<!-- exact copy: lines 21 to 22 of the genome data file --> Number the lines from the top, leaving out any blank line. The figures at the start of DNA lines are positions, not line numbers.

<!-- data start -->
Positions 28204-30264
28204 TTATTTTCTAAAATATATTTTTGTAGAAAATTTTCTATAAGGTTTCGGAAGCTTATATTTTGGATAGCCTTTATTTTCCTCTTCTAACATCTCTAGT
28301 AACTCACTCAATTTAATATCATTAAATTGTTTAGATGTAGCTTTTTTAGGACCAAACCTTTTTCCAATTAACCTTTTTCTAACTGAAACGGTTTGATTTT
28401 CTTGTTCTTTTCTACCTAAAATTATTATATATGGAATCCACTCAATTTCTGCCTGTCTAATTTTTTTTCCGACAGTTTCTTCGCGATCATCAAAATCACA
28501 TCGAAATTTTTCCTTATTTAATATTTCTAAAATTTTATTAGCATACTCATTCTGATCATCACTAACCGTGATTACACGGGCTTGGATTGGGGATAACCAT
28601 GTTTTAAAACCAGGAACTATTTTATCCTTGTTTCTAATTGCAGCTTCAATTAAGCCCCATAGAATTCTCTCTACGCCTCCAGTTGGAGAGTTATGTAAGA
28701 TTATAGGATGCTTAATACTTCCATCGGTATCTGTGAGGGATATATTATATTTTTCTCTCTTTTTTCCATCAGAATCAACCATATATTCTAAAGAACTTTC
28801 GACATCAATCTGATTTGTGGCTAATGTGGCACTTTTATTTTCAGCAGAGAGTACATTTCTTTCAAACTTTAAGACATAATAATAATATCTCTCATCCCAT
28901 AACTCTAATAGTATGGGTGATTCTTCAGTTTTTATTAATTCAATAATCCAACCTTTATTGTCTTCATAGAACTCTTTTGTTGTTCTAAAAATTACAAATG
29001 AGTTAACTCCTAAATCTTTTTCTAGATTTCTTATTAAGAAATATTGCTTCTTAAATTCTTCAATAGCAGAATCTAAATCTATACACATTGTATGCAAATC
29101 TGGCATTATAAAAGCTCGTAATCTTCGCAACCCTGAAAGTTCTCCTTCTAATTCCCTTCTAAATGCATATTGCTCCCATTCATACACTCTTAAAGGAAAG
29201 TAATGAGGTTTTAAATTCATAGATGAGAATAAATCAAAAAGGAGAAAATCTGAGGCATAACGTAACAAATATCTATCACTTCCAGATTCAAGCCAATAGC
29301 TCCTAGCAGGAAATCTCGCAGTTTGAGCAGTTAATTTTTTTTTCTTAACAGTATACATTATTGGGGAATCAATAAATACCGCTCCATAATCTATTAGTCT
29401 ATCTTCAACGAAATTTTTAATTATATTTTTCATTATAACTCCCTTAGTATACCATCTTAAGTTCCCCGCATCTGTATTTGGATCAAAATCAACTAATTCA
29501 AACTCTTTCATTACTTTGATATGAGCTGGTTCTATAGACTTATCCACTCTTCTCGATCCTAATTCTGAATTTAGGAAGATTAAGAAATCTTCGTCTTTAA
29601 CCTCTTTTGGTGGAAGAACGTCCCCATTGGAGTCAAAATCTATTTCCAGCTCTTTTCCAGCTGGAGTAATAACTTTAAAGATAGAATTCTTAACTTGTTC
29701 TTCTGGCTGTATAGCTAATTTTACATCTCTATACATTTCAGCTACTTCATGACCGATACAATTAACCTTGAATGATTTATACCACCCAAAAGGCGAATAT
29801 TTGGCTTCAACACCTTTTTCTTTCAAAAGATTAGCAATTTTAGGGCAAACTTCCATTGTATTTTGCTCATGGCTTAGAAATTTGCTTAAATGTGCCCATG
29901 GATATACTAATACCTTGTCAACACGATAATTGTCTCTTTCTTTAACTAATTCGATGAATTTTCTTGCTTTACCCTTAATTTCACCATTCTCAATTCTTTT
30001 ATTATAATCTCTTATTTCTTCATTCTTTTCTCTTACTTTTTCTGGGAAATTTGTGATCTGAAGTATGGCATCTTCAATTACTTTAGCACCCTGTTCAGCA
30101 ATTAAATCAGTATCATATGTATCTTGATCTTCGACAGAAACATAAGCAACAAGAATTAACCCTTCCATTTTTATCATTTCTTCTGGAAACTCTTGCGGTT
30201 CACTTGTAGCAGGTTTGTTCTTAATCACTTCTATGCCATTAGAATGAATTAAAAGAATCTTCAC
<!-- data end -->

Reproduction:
30101 ATTAAATCAGTATCATATGTATCTTGATCTTCGACAGAAACATAAGCAACAAGAATTAACCCTTCCATTTTTATCATTTCTTCTGGAAACTCTTGCGGTT
30201 CACTTGTAGCAGGTTTGTTCTTAATCACTTCTATGCCATTAGAATGAATTAAAAGAATCTTCAC